Level Eleven: 3 Ways To Use Sales KPI Research





May 04, 2017

By Brianna Valleskey

A few months ago, we unveiled the second annual Sales KPI Report, featuring research of more than 3,000 sales metrics and 800 sales teams. The results were captivating.

For example, we found that Progressing Opportunities — a KPI that didn’t appear in last year’s study — make it to the top KPI list for every sales role we reviewed. In some cases, it ranked higher than the Opportunities Created KPI. This suggests a need for higher emphasis on opportunity quality.

Our mission is to empower modern sales leaders, so we asked a few sales experts to weigh in on how to make the most of this research. Here’s what they told us.

How to use sales KPI research to optimize performance

Boost your sales strategy

As the chief marketing officer of Versature, Anastasia Valentine leads a combined team, where sales, sales development and channel sales are completely intertwined with marketing. She described the new sales KPI research as the pulse of what’s going on in the sales industry.

“What are other people doing outside of our category or industry?” Anastasia said. “Salespeople have to adjust their thinking. The traditional model doesn’t work anymore. Buyers are savvier. There’s more information about vendors out there. Online reviews can be really honest and, sometimes, cutthroat.”

She said that the benefit of having the research is that it can help sales leaders align their day-to-day activities to high-level company objectives. Sales teams can sometimes be seen as rogue factions working separately from the rest of the organization. But we know they’re not. Anastasia recommended that sales leaders get really clear about their business objectives, then consider how their sales efforts roll up to that. Then they can select transparent KPIs that the entire company can monitor to ensure alignment.

Get more specific with sales KPIs

SalesGlobe managing partner Mark Donnolo agrees with Anastasia. A benchmark for sales metrics is helpful because it shows what other companies are doing. But he warns that those benchmarks may not be the right answer for everyone.

In other words, use the Sales KPI Report for reference, but then get specific and creative about which sales KPIs reflect your current business goals.

“Start with your go-to-market strategy and sales process. Ask yourself: What is it that I want to know about? What kinds of metrics will be important to me? And what metrics will support my strategy and provide transparency?” Mark explained.

He gave a great example: Imagine a technology company that primarily sells hardware, but also sells software and services that go with the hardware. In terms of metrics, sales leaders might be interested in seeing more than just how many opportunities are in the pipeline. They might be interested in measuring the percentage of opportunities for hardware sales vs. the percentage of ones for software and services. Or, the sales leaders might want to understand the rate of upsells from hardware to software and services. The point is that benchmark metrics, alone, may not be effective for a go-to-market strategy such as this.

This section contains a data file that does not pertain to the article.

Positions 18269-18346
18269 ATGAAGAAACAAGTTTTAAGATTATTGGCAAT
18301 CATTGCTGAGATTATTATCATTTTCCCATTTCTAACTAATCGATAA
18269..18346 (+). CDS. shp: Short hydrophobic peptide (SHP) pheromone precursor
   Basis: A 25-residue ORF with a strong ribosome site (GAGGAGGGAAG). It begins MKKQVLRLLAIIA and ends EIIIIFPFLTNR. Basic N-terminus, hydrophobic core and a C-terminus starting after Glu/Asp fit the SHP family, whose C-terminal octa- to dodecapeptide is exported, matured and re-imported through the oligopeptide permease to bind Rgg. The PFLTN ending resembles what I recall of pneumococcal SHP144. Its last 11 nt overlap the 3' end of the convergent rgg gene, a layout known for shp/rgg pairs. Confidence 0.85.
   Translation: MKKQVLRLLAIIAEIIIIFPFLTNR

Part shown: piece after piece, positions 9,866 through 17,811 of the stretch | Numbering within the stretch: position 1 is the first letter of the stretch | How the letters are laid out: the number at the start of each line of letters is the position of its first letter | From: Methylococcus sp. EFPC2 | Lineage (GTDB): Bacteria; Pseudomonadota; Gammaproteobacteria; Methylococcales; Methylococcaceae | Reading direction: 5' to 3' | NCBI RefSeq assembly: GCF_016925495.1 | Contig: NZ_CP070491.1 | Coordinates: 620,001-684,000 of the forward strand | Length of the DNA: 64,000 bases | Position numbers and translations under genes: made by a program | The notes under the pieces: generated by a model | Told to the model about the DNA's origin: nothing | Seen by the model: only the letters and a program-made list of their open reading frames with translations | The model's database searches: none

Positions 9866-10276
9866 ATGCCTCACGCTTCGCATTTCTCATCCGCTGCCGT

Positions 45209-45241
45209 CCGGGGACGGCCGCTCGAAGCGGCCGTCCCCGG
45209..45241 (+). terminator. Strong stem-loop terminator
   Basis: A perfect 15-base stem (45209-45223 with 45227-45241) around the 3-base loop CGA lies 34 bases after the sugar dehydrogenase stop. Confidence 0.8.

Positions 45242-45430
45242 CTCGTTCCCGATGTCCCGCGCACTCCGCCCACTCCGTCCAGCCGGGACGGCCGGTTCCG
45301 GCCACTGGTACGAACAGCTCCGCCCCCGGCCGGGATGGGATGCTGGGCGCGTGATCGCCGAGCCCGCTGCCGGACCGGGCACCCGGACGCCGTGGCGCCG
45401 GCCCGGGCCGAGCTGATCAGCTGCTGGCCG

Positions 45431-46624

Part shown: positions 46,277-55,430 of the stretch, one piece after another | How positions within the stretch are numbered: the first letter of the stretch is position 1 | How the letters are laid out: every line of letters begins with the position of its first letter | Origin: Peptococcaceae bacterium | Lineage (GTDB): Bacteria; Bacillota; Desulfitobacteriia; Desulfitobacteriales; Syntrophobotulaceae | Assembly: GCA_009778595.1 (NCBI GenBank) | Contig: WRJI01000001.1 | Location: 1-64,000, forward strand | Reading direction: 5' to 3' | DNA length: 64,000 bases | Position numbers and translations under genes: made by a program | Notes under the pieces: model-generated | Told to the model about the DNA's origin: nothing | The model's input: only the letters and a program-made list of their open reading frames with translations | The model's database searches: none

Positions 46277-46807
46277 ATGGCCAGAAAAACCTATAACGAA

Mark’s advice is to use this research as a baseline, then get more specific for your sales process.

Drastically improve sales coaching

For TopLine Leadership president Kevin F. Davis, the value of the sales KPI research was in emphasizing that sales leaders can’t try to measure everything.

“That’s the curse of CRM: You can measure everything, but everything is not of equal importance,” Kevin said, adding that if a manager has too many things to measure, they’re not on top of their game as a sales leader.

The reason why is that when you’re trying to measure too many things at once, you’ll never be able to give reps real-time, actionable feedback on what’s most important. Effective sales coaching is all about timeliness. So when you talk to a rep about what happened last week or last month, Kevin explained, you’re evaluating and judging them on what has already happened.

Metrics like Wins and Close Rate are lagging indicators, which only tell you what’s already happened. Sales KPIs are leading indicators, so they provide an indication of what will happen in the future. Calculating sales KPI goals and then monitoring their performance in real-time allows a manager to truly guide sales performance through coaching. But when managers don’t do that, those bad KPIs turn into bad sales results.

“If you’re timely as a sales coach, it can change the entire culture of your team from one of blame and judgment to one of progress and future-focused success,” Kevin said.

“That’s a fine line with huge ramifications for engagement, productivity, quota – and all the other things that are near and dear to a sales manager’s heart.”

A sales KPI approach (and this research) helps sales managers define the key selling activities that are most important to closing business for their team, then set achievable metrics around them. Managers keep a pulse on the sales team, and can use the KPIs to determine who, what and when to coach (all in real time, if they use a sales management system).